Why do you study math?

byEric Zmuda '17
Eric Zmuda
Eric Zmuda '17 shares why he studies math at Denison University.

Why do you study math? I was asked that question often especially after I explain my coursework within the Mathematics Department at Denison University. Beyond my inherent passion for analytical problem solving, the answer to this question became exceedingly obvious after 10 weeks, 7 states, and 21 flights over the summer of 2016.

I had the privilege of being chosen as a Deloitte Summer Scholar through the Denison Center for Career Exploration and working as a strategy and operations commercial consulting intern with the Detroit, Michigan office of Deloitte Consulting. This 10-week internship allowed me the opportunity to demonstrate the value of a liberal arts education and to incorporate the creativity of mathematics into my analytical problem solving assignments.

Many people are not sure what consultants do on a day-to-day basis. To put it simply, consultants are agents of change. They are the intellectual horsepower behind the most pressing and complex problems that a business might face. When businesses of substantial size are struggling to find the answers, there is strong likelihood that management will hire consultants to assist with the problem resolution.

I was placed on two very different and unique projects over the summer; one with a large healthcare services provider and the other with the integration of two mega consumer goods companies. Although I wasn’t familiar with the services or products of the companies, I was confident that my mathematics background and problem solving skills would provide the educational foundation necessary to bring value to the projects.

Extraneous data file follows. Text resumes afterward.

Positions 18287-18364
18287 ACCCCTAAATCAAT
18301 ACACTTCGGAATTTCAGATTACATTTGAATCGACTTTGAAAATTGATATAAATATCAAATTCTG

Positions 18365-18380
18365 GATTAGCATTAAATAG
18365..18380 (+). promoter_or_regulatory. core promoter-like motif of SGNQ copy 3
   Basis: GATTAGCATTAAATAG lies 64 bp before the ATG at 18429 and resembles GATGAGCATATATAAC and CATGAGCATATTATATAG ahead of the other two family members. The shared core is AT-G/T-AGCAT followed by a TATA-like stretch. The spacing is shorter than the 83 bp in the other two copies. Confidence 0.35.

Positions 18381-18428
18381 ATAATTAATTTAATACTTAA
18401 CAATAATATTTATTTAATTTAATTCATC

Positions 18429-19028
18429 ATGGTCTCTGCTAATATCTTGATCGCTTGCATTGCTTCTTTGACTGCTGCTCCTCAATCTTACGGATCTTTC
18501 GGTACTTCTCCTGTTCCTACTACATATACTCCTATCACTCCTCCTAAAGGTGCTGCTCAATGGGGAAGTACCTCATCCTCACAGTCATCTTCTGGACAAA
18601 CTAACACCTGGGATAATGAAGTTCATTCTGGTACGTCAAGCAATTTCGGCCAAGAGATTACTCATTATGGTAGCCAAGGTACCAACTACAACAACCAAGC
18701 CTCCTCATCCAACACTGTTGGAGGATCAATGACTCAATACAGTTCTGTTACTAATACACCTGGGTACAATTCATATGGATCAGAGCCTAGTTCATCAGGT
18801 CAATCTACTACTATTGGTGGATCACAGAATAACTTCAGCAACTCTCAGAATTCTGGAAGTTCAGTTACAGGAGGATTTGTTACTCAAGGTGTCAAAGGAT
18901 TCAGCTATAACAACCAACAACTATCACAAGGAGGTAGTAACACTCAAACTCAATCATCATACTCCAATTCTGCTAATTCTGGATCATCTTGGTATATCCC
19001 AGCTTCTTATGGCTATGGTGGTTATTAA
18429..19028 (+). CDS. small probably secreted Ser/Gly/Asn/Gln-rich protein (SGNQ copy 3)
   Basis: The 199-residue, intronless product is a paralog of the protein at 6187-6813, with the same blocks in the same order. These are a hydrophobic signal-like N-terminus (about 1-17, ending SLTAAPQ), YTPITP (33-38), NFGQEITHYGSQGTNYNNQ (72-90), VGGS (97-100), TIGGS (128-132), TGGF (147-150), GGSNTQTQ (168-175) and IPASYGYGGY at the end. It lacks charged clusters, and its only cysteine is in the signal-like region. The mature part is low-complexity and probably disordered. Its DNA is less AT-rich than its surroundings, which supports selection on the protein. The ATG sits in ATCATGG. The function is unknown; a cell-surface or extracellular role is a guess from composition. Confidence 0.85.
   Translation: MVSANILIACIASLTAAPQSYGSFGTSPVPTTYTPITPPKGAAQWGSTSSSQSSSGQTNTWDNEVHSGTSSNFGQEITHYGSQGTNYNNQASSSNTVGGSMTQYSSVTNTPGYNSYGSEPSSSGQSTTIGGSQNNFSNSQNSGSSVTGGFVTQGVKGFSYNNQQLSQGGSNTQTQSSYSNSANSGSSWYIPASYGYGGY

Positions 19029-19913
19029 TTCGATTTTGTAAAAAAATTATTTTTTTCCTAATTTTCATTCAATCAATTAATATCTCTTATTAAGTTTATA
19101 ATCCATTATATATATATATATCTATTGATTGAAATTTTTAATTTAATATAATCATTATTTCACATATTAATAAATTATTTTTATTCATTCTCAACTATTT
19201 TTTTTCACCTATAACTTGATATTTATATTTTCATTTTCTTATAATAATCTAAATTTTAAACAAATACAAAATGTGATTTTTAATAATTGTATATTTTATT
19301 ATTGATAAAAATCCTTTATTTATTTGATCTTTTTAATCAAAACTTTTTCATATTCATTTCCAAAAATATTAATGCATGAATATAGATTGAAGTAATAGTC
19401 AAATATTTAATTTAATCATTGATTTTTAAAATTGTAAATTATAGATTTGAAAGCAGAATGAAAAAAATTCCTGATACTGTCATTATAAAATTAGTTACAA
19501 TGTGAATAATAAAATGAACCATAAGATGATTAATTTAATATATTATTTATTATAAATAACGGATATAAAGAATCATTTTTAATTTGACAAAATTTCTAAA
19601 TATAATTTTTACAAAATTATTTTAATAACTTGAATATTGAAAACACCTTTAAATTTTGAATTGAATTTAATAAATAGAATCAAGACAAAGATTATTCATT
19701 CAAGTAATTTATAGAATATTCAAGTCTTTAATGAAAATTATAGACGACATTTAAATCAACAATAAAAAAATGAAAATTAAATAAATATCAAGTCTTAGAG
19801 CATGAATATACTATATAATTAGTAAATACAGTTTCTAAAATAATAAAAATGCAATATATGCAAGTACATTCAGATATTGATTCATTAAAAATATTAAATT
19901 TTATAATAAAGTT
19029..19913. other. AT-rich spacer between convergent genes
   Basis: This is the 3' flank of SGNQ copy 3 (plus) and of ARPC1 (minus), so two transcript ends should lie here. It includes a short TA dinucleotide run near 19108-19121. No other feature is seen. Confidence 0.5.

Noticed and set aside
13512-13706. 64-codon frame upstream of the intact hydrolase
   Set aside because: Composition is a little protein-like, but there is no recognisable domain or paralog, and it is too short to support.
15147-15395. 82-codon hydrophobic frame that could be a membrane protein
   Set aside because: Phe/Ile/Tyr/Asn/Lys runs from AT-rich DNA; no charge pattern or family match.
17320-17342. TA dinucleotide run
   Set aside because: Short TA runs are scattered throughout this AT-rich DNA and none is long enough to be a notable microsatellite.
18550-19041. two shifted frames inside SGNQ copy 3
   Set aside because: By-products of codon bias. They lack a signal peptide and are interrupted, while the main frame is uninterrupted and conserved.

Consulting projects are approached with a team of experienced and well-educated analysts. I was fortunate to receive training from an amazingly talented group of men and women at Deloitte. My duties and responsibilities were extensive and more than I anticipated. I was empowered to participate in the projects as an integral member of the team as they provided invaluable insight to the client. From brainstorming root causes for grievance resolution, to leading meetings with senior clients discussing options for the integration of two different business cultures, there was one overriding theme with my internship responsibilities: problem solving through.

No matter the experience, or years on the job, problems must be attacked from a variety of viewpoints and distinctive insights. My Denison education has provided me with a mindset to understand problems, generate solutions and effectively communicate my solutions to others. My coursework in Proofs, Modeling, Linear Algebra, and Computer Science has given me the tools to ask thought provoking questions and delve into problems using a systematic analytical approach. The Denison Math Department faculty has educated me about the strategies that are required to break down problems, step by step, and articulate solutions to an audience who may not understand the underlying mathematics. These tools are invaluable in the business world and, particularly in the consulting industry.

The commitment that Denison University has to its mission of engaging each student “to become autonomous thinkers and discerning moral agents,” through its challenging curriculum and dedicated faculty, is unprecedented. Through my summer internship with Deloitte, I have a newfound appreciation of how this commitment will help me to succeed in the future. So why do I study math? The answer is simple, math teaches you how to solve problems.

    October 19, 2016